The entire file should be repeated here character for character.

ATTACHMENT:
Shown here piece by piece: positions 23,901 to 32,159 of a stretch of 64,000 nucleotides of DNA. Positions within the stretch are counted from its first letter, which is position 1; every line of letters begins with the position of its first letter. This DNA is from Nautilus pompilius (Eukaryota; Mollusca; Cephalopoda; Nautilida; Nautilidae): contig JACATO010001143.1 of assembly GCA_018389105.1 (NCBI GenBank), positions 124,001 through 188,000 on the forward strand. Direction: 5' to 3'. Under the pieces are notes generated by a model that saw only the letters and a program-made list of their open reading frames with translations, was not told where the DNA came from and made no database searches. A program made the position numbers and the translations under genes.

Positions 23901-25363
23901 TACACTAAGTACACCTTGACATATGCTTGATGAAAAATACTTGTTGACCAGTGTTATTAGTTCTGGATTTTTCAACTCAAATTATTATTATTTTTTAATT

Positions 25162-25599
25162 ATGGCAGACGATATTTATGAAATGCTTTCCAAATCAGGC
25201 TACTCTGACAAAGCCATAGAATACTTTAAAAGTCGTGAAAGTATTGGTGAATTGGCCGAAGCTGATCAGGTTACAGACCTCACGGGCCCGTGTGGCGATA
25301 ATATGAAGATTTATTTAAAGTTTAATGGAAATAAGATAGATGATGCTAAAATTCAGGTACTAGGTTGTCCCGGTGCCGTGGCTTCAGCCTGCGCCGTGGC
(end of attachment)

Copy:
Shown here piece by piece: positions 23,901 to 32,159 of a stretch of 64,000 nucleotides of DNA. Positions within the stretch are counted from its first letter, which is position 1; every line of letters begins with the position of its first letter. This DNA is from Nautilus pompilius (Eukaryota; Mollusca; Cephalopoda; Nautilida; Nautilidae): contig JACATO010001143.1 of assembly GCA_018389105.1 (NCBI GenBank), positions 124,001 through 188,000 on the forward strand. Direction: 5' to 3'. Under the pieces are notes generated by a model that saw only the letters and a program-made list of their open reading frames with translations, was not told where the DNA came from and made no database searches. A program made the position numbers and the translations under genes.

Positions 23901-25363
23901 TACACTAAGTACACCTTGACATATGCTTGATGAAAAATACTTGTTGACCAGTGTTATTAGTTCTGGATTTTTCAACTCAAATTATTATTATTTTTTAATT

Positions 25162-25599
25162 ATGGCAGACGATATTTATGAAATGCTTTCCAAATCAGGC
25201 TACTCTGACAAAGCCATAGAATACTTTAAAAGTCGTGAAAGTATTGGTGAATTGGCCGAAGCTGATCAGGTTACAGACCTCACGGGCCCGTGTGGCGATA
25301 ATATGAAGATTTATTTAAAGTTTAATGGAAATAAGATAGATGATGCTAAAATTCAGGTACTAGGTTGTCCCGGTGCCGTGGCTTCAGCCTGCGCCGTGGC